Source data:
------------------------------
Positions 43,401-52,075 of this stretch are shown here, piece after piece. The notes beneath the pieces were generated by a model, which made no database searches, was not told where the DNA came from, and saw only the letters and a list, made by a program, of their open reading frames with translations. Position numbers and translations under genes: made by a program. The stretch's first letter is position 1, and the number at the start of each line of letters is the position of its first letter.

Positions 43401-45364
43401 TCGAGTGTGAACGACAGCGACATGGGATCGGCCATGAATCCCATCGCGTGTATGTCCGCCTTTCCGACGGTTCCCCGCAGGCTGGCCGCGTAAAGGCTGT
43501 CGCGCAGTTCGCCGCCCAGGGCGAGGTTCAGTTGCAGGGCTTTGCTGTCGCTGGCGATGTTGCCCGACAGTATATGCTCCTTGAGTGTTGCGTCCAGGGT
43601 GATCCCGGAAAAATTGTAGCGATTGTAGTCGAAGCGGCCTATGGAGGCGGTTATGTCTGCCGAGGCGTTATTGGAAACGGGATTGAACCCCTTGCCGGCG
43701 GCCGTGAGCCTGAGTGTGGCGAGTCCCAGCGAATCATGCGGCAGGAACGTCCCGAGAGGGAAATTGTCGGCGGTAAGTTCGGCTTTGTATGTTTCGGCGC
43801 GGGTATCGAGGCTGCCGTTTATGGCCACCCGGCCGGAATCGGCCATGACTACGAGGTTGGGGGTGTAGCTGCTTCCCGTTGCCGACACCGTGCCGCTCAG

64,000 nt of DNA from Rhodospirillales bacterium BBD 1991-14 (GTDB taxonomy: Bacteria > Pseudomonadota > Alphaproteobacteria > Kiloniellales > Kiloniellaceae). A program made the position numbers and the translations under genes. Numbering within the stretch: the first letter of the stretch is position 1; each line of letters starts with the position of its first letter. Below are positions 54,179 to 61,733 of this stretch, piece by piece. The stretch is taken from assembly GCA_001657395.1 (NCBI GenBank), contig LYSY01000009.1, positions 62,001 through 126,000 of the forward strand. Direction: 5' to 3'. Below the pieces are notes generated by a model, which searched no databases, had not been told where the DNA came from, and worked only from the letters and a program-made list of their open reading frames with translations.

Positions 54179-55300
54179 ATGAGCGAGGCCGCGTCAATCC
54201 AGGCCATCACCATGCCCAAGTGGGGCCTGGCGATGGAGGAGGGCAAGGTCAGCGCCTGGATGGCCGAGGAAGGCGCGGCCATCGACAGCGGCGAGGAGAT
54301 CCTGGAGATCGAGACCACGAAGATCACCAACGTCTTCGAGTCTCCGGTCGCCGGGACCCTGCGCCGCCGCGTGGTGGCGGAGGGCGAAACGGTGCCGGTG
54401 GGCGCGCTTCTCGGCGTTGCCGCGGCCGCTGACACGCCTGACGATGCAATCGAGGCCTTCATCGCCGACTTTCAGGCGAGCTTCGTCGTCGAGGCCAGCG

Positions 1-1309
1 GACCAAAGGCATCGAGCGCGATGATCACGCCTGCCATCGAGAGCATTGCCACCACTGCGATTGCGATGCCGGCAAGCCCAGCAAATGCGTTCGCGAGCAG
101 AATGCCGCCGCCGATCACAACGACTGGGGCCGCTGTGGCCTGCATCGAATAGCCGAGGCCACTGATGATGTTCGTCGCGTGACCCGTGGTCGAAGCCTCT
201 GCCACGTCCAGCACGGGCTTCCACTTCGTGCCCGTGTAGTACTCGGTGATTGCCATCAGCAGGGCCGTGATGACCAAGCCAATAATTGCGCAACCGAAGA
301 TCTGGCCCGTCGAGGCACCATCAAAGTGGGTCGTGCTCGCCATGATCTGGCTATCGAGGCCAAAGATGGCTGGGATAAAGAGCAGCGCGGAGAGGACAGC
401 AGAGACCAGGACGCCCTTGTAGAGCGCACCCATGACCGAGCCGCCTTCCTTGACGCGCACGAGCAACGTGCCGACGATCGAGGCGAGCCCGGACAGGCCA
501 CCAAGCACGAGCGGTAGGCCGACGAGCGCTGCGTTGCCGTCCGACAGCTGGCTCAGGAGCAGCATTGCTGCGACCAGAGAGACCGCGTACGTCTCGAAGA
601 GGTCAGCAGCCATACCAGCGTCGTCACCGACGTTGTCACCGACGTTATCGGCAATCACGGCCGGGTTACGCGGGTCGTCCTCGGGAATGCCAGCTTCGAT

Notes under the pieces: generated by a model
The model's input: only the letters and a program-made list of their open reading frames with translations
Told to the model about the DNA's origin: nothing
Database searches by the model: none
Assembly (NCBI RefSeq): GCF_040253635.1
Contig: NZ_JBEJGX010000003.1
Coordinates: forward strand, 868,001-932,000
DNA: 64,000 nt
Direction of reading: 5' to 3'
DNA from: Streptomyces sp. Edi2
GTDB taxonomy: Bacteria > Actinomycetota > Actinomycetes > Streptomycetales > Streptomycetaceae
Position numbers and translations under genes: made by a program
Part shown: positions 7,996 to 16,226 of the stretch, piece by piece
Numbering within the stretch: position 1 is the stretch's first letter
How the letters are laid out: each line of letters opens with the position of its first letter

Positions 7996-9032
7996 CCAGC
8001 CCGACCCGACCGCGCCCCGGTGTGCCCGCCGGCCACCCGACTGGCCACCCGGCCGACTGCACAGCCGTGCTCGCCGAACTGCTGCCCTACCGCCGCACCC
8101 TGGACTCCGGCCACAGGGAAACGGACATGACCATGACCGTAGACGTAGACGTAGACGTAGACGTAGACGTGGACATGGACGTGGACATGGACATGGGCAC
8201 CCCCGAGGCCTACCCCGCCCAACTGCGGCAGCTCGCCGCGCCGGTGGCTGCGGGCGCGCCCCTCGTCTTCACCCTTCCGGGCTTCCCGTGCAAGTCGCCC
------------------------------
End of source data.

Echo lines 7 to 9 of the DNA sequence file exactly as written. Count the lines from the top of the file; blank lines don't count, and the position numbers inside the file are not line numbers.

43801 GGGTATCGAGGCTGCCGTTTATGGCCACCCGGCCGGAATCGGCCATGACTACGAGGTTGGGGGTGTAGCTGCTTCCCGTTGCCGACACCGTGCCGCTCAG

64,000 nt of DNA from Rhodospirillales bacterium BBD 1991-14 (GTDB taxonomy: Bacteria > Pseudomonadota > Alphaproteobacteria > Kiloniellales > Kiloniellaceae). A program made the position numbers and the translations under genes. Numbering within the stretch: the first letter of the stretch is position 1; each line of letters starts with the position of its first letter. Below are positions 54,179 to 61,733 of this stretch, piece by piece. The stretch is taken from assembly GCA_001657395.1 (NCBI GenBank), contig LYSY01000009.1, positions 62,001 through 126,000 of the forward strand. Direction: 5' to 3'. Below the pieces are notes generated by a model, which searched no databases, had not been told where the DNA came from, and worked only from the letters and a program-made list of their open reading frames with translations.

Positions 54179-55300